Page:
They’ve tried everything at the point from Royal Ivey to Anthony Johnson to Tyronn Lue to even playing Joe Johnson at point guard during his first season with the team. That’s nine different point guard options spanning two different regimes (former general manager Billy Knight is the man who drafted Marvin Williams, paid Claxton, drafted Law and also traded for Bibby while current general manager Rick Sund is the man who shipped Claxton and Law out of town for Jamal Crawford, drafted Teague and made the deal for Hinrich).

While Hinrich is clearly an upgrade over Bibby, particularly at the defensive end, he still doesn’t solve the Hawks’ seemingly eternal point guard problem.

League Pass Spotlight: Weekend Watching

HANG TIME HEADQUARTERS – We’re not done with you yet LeBron James.

You didn’t really think we’d just go away now that you got that trip home to Cleveland out of the way, did you?

As your fans have reminded us so many times the past month, one game does not a season make. So we’re diving right back in with you and the Heat this weekend now that you have your pre-“The Decision” flow back.

The Heat finally look like the team we thought they’d be, a metamorphosis that began at Quicken Loans Arena Thursday night, cathartic moment for James that was captured dramatically by my main man Israel Guiterrez of the Miami Herald:

The Heat, for the first time all season, looked unified. The Heat looked like a collection of talent instead of a frustrated bunch of individuals.

That’s because, for the first time this season, the Heat was playing for an actual cause. Not just the goal of improving, but for the cause of supporting James and Zydrunas Ilgauskas in their return to Cleveland.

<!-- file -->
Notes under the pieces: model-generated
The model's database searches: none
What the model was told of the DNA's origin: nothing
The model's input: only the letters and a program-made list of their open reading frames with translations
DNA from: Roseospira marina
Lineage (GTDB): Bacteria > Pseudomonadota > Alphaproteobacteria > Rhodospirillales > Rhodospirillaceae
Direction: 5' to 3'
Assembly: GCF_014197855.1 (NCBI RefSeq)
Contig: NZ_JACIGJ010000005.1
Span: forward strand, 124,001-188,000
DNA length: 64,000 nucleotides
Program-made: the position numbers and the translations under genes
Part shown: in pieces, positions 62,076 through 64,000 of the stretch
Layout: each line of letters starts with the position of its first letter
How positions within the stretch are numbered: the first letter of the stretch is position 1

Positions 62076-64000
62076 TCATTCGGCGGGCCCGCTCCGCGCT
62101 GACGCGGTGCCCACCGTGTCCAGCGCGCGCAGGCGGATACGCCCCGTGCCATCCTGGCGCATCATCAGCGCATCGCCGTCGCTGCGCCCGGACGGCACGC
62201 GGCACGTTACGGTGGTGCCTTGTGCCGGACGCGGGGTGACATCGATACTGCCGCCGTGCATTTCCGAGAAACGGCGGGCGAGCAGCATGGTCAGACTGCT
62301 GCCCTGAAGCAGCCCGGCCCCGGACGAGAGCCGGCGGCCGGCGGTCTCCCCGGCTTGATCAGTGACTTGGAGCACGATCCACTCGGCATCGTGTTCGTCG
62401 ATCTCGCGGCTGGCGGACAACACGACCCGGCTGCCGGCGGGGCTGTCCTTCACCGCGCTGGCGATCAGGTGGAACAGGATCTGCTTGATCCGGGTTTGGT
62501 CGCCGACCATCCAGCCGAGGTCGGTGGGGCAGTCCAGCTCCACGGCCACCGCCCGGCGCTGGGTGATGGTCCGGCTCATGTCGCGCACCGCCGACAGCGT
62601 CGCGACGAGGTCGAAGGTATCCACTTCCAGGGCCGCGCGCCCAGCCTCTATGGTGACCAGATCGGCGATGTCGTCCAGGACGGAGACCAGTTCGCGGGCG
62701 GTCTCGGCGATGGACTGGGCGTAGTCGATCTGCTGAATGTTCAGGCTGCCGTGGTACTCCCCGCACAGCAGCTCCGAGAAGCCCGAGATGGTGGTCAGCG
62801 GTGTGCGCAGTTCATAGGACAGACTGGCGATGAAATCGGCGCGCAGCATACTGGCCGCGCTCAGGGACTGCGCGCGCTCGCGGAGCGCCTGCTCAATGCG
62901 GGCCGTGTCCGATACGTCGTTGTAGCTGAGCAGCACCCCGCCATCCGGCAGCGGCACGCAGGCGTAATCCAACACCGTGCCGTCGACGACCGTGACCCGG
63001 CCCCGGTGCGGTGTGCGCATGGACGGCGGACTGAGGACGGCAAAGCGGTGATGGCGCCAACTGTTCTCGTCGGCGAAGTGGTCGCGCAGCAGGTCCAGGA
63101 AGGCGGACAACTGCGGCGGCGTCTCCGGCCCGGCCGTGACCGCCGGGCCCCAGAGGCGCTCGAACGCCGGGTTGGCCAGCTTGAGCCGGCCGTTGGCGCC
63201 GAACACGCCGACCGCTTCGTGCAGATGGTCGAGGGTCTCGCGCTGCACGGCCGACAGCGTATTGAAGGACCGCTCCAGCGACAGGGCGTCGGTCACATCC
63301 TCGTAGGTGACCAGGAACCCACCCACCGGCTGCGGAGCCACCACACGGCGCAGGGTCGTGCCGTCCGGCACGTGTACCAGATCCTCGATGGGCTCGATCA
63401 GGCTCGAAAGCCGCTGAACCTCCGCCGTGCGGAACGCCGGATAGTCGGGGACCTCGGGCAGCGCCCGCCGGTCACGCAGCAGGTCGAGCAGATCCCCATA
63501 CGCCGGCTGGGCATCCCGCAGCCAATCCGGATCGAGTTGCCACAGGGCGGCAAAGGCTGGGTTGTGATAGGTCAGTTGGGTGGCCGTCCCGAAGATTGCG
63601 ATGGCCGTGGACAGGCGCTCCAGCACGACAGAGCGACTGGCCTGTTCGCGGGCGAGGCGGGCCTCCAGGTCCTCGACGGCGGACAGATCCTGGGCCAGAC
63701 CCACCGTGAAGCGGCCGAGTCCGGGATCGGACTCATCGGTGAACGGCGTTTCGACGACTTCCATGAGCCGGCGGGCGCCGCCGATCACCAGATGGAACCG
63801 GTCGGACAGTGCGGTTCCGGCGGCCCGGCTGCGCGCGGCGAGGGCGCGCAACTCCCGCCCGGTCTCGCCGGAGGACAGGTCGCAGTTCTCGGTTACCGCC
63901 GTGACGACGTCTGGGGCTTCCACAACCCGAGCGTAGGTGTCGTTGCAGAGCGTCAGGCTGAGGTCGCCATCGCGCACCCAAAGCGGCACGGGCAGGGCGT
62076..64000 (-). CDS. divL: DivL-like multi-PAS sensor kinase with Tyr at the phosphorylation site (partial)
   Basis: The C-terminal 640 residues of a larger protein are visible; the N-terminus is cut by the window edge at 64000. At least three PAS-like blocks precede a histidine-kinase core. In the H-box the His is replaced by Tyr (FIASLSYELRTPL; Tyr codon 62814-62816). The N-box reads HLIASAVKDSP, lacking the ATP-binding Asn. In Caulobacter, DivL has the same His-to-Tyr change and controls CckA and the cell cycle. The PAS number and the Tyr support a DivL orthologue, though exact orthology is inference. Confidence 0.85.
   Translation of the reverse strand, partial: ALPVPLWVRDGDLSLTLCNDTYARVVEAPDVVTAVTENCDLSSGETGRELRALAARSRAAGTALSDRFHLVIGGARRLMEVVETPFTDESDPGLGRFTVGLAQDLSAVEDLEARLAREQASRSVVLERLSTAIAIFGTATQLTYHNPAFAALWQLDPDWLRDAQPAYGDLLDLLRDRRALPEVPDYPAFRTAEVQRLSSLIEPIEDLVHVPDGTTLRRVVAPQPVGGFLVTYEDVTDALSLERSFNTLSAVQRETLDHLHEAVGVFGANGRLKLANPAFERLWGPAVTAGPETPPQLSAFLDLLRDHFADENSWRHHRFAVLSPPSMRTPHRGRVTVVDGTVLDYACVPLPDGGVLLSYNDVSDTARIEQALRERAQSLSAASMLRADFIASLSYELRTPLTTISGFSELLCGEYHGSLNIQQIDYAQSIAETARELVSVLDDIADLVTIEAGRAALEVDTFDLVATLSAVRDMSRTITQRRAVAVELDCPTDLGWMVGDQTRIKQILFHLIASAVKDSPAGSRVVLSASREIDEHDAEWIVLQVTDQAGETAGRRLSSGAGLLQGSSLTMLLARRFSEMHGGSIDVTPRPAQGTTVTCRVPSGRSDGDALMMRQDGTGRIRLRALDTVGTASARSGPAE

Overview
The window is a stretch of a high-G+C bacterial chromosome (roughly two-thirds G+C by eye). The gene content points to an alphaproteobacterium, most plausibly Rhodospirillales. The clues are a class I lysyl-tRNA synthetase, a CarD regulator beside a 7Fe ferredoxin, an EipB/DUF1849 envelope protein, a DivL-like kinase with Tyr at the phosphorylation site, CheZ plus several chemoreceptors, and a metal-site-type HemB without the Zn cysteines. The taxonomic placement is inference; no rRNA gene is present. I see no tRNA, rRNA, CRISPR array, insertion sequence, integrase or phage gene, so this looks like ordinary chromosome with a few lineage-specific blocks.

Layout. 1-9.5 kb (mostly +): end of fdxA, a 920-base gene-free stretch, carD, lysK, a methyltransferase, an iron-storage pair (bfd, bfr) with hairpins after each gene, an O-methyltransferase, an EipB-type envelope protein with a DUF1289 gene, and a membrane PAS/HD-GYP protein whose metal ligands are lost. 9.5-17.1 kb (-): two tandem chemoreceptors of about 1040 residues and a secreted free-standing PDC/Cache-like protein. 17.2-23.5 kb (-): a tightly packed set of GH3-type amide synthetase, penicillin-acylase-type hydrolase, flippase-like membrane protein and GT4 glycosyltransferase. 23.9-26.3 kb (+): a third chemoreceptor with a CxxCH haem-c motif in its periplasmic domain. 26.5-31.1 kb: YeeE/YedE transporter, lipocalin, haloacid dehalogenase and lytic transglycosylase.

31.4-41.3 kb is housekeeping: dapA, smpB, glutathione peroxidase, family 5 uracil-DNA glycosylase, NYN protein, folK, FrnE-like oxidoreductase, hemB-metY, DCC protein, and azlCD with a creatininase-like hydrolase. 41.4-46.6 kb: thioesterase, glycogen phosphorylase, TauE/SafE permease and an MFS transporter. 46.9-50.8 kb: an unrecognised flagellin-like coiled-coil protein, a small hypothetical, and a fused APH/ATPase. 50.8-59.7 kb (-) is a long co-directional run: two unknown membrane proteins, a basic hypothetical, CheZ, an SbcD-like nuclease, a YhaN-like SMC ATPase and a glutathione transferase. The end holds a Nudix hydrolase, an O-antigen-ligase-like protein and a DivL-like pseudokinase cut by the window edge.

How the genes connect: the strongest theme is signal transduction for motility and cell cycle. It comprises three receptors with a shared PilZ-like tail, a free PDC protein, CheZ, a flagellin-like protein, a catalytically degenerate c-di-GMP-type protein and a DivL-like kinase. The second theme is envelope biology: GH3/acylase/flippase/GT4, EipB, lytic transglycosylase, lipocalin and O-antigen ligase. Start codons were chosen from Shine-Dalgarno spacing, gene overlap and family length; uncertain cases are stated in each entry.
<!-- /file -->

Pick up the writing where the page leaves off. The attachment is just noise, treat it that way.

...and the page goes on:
No longer was Dwyane Wade playing concerned, wondering whether he was doing too much and not involving James enough.

No longer was James waiting his turn. No longer did the defense look confused or allow a point guard to devastate it.

The Heat played with a purpose. A playoff-like purpose.

This historic return home for one of the NBA’s greatest might have become his biggest victory to date.

He came out of this not only with the reassurance that he made the right choice, but he left more confident about it than ever. He came out of it knowing that Wade isn’t a player with whom he’s competing for touches, but possibly the best teammate he could have in moments like this.

He came out of it knowing that, just days after he reportedly turned on his head coach, the Heat would still come together to support him.

“There are times where we don’t like each other,” Spoelstra said of his team. “That can be a good thing as well. You only really get to know each other and get tested when you’ve seen both sides and you’re able to respond and move on.”

Now LeBron can move on.

He can move on to Saturday night’s home game against Southeast Division rival Atlanta, a game featured prominently on the must-watch list known around here as HT’s League Pass Spotlight: Weekend Watching (sorry, there is no discount for Miami Heat fans or anything, but you can click here to make sure you don’t miss a second of the action):

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Hawks Lose Johnson For 4-6 Weeks

HANG TIME HEADQUARTERS – Hawks All-Star and captain Joe Johnson will miss the next four to six weeks recovering from right elbow surgery, the Hawks announced before Wednesday’s game against the Hang Time Grizzlies at Philips Arena.

Johnson had an MRI Tuesday afternoon and visited with Dr. James Andrews in Birmingham earlier this morning and it was determined that Johnson had “loose body” in the elbow. He’ll have the arthroscopic procedure in the “next few days,” a procedure Andrews will perform.

The injury helps explains the curious start to Johnson’s season. He’s shooting a career-low 41 percent from the floor and averaging just 17.1 points, his lowest totals in both categories since joining the Hawks before the start of the 2005-06 season.